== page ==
The Federal Government is targeting zero rejection of Nigerian products at the global market to drive foreign exchange earnings and boost revenue.
Speaking at the launch of Export4Survival campaign held by the Nigerian Export Promotion Council in Abuja on Monday, Minister of Industry, Trade and Investment, Niyi Adebayo, said practitioners in the non-oil export value chain should adhere to global best practices for their products to receive acceptability with zero export reject.
He stressed that Nigerian products must be competitive in the international market to drive foreign exchange earnings and provide a buffer against externalities.
“It cannot therefore be overemphasized that the success of the Export4Survival campaign needs the buy-in of all players in the non-oil export space,” he said.
According to Adebayo, there was no gainsaying the fact that with the Export4Survival campaign, significant mileage would be gained in the volume and value of exported Nigerian products and services.
He said the official launch of the campaign was an official endorsement of the initiative to stimulate the consciousness of all Nigerians to the realities that diversification of the productive base of the economy was key to employment generation, wealth creation and poverty reduction in the country.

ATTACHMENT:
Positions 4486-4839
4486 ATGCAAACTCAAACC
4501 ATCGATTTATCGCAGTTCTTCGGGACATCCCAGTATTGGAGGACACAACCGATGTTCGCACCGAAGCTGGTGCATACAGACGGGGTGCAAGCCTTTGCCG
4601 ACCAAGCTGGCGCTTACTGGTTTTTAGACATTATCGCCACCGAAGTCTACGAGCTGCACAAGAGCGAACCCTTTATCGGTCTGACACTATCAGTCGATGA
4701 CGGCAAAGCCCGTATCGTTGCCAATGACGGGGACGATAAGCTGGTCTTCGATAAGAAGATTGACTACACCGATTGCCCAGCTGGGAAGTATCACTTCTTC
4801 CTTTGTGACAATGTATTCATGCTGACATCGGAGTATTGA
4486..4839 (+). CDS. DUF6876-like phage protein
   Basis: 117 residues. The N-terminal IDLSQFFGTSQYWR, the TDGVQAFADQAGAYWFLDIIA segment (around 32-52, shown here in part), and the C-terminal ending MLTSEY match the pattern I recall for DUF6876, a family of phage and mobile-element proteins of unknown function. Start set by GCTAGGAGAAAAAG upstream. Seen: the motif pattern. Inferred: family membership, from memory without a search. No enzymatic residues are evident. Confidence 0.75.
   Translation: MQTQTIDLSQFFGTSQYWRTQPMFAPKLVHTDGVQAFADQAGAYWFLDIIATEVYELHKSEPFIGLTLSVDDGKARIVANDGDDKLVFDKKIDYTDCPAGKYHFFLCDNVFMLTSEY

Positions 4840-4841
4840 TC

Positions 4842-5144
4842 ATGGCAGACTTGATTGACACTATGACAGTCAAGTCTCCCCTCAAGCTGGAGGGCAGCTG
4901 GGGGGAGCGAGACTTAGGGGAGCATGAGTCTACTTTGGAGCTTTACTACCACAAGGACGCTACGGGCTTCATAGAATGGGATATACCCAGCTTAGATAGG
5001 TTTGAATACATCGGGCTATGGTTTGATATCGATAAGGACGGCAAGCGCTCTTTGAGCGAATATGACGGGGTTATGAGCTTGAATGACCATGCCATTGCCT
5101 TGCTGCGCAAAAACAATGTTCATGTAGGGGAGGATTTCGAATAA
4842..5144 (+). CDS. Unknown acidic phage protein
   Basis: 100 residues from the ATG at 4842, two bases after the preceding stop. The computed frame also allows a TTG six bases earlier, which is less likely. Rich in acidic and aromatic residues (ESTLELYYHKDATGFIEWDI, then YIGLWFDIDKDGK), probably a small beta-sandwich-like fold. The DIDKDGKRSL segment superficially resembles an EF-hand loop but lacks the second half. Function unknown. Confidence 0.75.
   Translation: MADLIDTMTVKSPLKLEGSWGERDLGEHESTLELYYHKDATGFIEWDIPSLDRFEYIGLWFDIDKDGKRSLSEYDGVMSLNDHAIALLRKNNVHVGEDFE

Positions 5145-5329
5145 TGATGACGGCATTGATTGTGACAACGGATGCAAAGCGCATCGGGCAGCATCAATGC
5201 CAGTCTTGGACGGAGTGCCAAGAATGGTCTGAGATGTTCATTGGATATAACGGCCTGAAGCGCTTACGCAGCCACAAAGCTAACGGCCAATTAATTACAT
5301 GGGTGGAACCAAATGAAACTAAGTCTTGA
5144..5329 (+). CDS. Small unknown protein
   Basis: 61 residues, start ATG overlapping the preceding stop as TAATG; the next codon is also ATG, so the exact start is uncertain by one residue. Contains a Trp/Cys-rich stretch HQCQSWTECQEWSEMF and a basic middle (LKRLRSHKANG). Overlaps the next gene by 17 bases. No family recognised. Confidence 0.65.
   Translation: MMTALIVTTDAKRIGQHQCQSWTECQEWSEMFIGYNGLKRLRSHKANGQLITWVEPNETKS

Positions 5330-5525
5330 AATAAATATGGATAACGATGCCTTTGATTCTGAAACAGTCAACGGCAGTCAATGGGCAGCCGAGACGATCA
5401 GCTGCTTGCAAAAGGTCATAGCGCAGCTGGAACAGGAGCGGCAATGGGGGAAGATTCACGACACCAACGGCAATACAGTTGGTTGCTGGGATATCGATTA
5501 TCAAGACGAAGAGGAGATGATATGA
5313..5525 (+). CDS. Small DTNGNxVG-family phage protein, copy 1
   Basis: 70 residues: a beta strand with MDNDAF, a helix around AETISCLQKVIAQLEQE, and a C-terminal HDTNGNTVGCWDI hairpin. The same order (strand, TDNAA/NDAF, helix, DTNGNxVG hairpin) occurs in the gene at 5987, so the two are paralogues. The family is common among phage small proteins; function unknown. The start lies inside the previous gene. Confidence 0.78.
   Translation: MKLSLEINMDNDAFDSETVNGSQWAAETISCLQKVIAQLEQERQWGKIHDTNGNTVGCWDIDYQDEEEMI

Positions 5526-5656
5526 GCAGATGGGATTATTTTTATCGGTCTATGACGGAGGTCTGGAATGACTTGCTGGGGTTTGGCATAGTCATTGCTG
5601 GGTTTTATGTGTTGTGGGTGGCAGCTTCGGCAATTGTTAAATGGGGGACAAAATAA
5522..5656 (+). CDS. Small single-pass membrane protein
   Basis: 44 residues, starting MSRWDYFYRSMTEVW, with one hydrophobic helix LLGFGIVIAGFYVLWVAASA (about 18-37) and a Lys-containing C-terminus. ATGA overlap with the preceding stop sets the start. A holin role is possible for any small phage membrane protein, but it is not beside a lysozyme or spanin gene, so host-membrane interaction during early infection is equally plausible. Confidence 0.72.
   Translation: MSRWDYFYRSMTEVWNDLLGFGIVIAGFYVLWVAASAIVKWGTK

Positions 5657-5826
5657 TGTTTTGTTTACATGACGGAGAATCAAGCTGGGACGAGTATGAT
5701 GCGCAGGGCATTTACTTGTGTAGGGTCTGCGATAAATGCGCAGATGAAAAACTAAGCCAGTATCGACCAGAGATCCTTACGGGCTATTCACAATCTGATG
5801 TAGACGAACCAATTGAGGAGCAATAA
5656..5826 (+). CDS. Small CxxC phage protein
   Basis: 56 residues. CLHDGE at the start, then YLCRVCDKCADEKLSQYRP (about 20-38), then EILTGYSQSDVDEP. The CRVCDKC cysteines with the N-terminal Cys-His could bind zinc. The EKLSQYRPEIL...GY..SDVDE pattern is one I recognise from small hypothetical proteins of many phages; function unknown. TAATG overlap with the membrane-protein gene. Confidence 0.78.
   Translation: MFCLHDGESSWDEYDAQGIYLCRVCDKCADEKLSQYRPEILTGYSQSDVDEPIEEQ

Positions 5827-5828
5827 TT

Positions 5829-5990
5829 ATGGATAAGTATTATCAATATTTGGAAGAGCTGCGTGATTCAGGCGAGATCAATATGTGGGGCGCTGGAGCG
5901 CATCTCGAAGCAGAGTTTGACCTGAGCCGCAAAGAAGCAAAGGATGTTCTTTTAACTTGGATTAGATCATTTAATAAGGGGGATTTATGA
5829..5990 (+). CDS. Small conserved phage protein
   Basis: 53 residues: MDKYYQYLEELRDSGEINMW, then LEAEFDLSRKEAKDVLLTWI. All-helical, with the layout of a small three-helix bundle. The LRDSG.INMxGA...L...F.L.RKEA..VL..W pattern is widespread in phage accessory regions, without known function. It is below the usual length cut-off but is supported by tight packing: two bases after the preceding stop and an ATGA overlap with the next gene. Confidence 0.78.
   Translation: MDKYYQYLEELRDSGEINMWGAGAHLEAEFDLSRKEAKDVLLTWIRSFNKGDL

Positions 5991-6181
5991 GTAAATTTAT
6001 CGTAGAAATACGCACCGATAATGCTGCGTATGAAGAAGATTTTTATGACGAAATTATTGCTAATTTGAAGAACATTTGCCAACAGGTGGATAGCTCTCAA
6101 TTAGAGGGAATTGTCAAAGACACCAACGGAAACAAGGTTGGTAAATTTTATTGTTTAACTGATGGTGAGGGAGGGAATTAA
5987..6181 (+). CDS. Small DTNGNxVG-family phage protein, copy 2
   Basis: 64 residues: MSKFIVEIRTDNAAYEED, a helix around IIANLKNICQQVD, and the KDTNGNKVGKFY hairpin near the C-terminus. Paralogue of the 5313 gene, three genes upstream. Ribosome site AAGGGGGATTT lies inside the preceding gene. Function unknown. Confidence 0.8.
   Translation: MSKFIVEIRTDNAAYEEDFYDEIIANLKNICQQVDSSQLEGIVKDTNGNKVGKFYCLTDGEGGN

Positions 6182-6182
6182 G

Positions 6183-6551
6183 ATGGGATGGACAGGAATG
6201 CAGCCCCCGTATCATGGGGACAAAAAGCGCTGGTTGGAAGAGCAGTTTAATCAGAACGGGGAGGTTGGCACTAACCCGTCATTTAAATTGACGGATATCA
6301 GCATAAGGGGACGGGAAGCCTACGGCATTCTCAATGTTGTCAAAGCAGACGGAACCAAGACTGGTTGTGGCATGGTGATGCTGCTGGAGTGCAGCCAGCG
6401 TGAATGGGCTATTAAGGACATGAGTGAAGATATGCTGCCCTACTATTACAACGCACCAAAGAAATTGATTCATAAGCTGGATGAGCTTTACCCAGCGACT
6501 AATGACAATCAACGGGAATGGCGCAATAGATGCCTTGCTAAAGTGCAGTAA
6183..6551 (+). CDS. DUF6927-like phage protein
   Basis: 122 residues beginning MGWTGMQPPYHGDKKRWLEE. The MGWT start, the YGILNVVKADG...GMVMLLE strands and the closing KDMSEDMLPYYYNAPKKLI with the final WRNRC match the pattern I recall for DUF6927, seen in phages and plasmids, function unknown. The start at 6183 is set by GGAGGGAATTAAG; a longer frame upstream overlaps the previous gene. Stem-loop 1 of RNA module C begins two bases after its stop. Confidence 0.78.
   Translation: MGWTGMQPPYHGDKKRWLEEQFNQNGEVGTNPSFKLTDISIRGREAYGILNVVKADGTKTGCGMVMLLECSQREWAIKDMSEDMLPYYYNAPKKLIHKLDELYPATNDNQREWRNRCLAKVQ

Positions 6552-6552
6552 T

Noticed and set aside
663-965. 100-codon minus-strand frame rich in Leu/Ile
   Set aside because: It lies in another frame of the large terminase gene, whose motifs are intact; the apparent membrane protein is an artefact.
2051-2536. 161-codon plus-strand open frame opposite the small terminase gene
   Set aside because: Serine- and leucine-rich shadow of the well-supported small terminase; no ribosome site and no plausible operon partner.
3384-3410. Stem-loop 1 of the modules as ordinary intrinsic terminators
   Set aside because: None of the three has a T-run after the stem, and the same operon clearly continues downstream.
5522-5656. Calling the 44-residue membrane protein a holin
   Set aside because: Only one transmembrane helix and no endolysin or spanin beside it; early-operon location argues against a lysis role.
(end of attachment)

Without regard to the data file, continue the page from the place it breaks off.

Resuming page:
“The Export4Survival campaign should therefore be embraced by Stakeholders, the Business Community, Micro, Small and Medium Enterprises (MSMEs), Trade Associations, the Organized Private Sector (OPS) etc, as a brand that that will be a game changer in the socio-economic space of our national development.”
Nigeria is predominantly an import-dependent economy, with crude oil making up 60-70 per cent of the government revenue and around 80-90 per cent of foreign exchange earnings.
The country earned over $40bn from crude oil but about $10bn in non-crude in 2021. The NEPC said it was planning to change the situation to reduce pressure on the country’s foreign reserves.
The NEPC Chief Executive Officer, Ezra Yakusak, said the NEPC’s vision was to make the world a market place for Nigerian non-oil products to rejuvenate the country’s fragile economy.